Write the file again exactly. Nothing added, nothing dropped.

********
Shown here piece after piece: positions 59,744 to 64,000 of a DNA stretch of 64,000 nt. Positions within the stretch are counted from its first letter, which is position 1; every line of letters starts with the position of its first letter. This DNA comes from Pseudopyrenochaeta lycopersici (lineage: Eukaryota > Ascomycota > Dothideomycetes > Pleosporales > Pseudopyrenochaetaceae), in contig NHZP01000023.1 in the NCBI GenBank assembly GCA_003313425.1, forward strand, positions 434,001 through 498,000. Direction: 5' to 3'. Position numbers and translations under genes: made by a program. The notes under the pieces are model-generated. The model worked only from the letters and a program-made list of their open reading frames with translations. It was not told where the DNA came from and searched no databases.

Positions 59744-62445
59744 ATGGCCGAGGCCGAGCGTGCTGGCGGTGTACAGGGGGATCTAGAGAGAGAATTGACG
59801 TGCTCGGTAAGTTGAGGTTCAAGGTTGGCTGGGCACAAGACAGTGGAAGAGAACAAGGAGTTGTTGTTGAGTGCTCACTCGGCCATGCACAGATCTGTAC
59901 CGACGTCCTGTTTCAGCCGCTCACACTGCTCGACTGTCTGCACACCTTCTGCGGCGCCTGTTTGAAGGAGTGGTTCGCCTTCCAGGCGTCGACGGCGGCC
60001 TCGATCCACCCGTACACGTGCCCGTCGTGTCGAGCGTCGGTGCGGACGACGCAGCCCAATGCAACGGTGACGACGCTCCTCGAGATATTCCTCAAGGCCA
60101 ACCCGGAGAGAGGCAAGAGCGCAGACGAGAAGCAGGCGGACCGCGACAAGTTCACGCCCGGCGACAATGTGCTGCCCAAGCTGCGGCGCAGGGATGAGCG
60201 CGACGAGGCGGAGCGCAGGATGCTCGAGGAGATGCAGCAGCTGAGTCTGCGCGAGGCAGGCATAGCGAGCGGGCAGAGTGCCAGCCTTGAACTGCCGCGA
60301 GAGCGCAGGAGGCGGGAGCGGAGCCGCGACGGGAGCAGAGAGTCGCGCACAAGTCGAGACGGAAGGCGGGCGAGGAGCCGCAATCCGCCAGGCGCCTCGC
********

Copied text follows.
Shown here piece after piece: positions 59,744 to 64,000 of a DNA stretch of 64,000 nt. Positions within the stretch are counted from its first letter, which is position 1; every line of letters starts with the position of its first letter. This DNA comes from Pseudopyrenochaeta lycopersici (lineage: Eukaryota > Ascomycota > Dothideomycetes > Pleosporales > Pseudopyrenochaetaceae), in contig NHZP01000023.1 in the NCBI GenBank assembly GCA_003313425.1, forward strand, positions 434,001 through 498,000. Direction: 5' to 3'. Position numbers and translations under genes: made by a program. The notes under the pieces are model-generated. The model worked only from the letters and a program-made list of their open reading frames with translations. It was not told where the DNA came from and searched no databases.

Positions 59744-62445
59744 ATGGCCGAGGCCGAGCGTGCTGGCGGTGTACAGGGGGATCTAGAGAGAGAATTGACG
59801 TGCTCGGTAAGTTGAGGTTCAAGGTTGGCTGGGCACAAGACAGTGGAAGAGAACAAGGAGTTGTTGTTGAGTGCTCACTCGGCCATGCACAGATCTGTAC
59901 CGACGTCCTGTTTCAGCCGCTCACACTGCTCGACTGTCTGCACACCTTCTGCGGCGCCTGTTTGAAGGAGTGGTTCGCCTTCCAGGCGTCGACGGCGGCC
60001 TCGATCCACCCGTACACGTGCCCGTCGTGTCGAGCGTCGGTGCGGACGACGCAGCCCAATGCAACGGTGACGACGCTCCTCGAGATATTCCTCAAGGCCA
60101 ACCCGGAGAGAGGCAAGAGCGCAGACGAGAAGCAGGCGGACCGCGACAAGTTCACGCCCGGCGACAATGTGCTGCCCAAGCTGCGGCGCAGGGATGAGCG
60201 CGACGAGGCGGAGCGCAGGATGCTCGAGGAGATGCAGCAGCTGAGTCTGCGCGAGGCAGGCATAGCGAGCGGGCAGAGTGCCAGCCTTGAACTGCCGCGA
60301 GAGCGCAGGAGGCGGGAGCGGAGCCGCGACGGGAGCAGAGAGTCGCGCACAAGTCGAGACGGAAGGCGGGCGAGGAGCCGCAATCCGCCAGGCGCCTCGC